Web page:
The U.S. trade deficit dropped slightly in November to $1.66 billion, the Commerce Department reported yesterday. A fall in oil imports to their lowest level for 4 1/2 years helped to shrink the trade gap from October's $1.86 billion.
The nation's trade account was $29.49 billion in the red in the first 11 months of this year, the department reported, compared with a deficit of $33.22 billion for the same period last year.
A strong balance of payments is one of the bright spots of the economy at the moment and has helped keep the dollar high on the foreign exchange markets. This year's total deficit on trade will be considerably less than last year's $37.3 billion red-ink figure, a Commerce spokesman said yesterday.
Oil imports dropped sharply in volume terms last month, while oil prices remained relatively stable, the report showed. The United States imported 172.1 million barrels of oil and related products during November, a decline of 7.6 percent from October's level. The volume of oil imports was the lowest for one month since May 1976. The value of oil imports totaled $5.74 billion last month, 6.8 percent down from October's level.
Falling demand for imported cars was another important factor in the nation's improving trade performance last month. The value of imported cars, excluding those from Canada, fell by $160 million in November to $1.1 billion. This drop followed an even bigger fall of $210 million in October.
The Commerce spokesman said the fall over the two months was "pretty significant." Imported, as well as domestic, cars have been hit by a falling off of demand for autos, contrary to the hopes of auto manufacturers that the market would revive with the new models this fall. Present record-high interest rates have contributed to the weakening of auto sales.
With a surplus on invisible trade of goods and services -- such as tourism -- and profits and dividends on overseas investment, the United States now is running a surplus on the overall current account of the balance of payments. It is one of the few oil-importing industrial nations to be in surplus.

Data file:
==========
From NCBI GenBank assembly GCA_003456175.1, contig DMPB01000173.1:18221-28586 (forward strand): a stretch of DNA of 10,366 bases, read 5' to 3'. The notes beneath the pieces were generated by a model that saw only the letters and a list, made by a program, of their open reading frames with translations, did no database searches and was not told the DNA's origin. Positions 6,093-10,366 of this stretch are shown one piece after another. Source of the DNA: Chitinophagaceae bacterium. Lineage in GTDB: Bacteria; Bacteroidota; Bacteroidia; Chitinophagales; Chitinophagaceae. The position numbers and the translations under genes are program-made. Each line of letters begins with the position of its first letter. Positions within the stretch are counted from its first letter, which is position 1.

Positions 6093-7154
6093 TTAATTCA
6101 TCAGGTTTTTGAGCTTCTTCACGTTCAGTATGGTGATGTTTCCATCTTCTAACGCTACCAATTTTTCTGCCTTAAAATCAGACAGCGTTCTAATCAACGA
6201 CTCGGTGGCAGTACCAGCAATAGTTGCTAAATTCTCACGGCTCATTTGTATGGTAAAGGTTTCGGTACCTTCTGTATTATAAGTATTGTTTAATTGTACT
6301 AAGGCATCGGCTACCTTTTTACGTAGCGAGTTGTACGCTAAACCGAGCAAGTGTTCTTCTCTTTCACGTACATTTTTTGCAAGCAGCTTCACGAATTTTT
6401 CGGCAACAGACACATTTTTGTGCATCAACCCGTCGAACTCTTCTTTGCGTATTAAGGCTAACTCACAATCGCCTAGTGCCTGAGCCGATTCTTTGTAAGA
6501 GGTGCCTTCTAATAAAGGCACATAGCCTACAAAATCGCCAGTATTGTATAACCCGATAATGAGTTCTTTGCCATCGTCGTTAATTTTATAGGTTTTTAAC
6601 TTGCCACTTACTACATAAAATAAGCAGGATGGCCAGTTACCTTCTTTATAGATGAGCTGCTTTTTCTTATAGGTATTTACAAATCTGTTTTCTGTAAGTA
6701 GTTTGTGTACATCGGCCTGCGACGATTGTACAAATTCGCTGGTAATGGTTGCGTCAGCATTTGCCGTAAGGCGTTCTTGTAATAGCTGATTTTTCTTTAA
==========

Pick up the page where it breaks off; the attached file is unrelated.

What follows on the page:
The improvement is partly due to earlier decreases in the value of the dollar, which have made U.S. goods more competitive, and partly to the recession this year, which dampened domestic demand and so reduced imports.
Last month's trade gap was the third-smallest so far this year. The September trade deficit totaled $1.64 billion.
Exports and imports dropped last month, after rising in October. The 2.4 percent drop in U.S. exports in November left them running at a seasonally adjusted annual rate of $18.6 billion. Exports had risen by 2.1 percent in October.
U.S. imports fell by 3.1 percent last month to a seasonally adjusted annual rate of $20.3 billion, the Commerce report said. This just outweighed a 3 percent rise in imports in the previous month.
The fall in oil imports helped to cut the nation's deficit with oil exporters from $2.66 billion in October to $2.44 billion last month. The deficit with Japan shrank to $953 million from $974 million in October, while the U.S. surplus with Western Europe also dropped from $1.35 billion in October to $1.14 billion last month.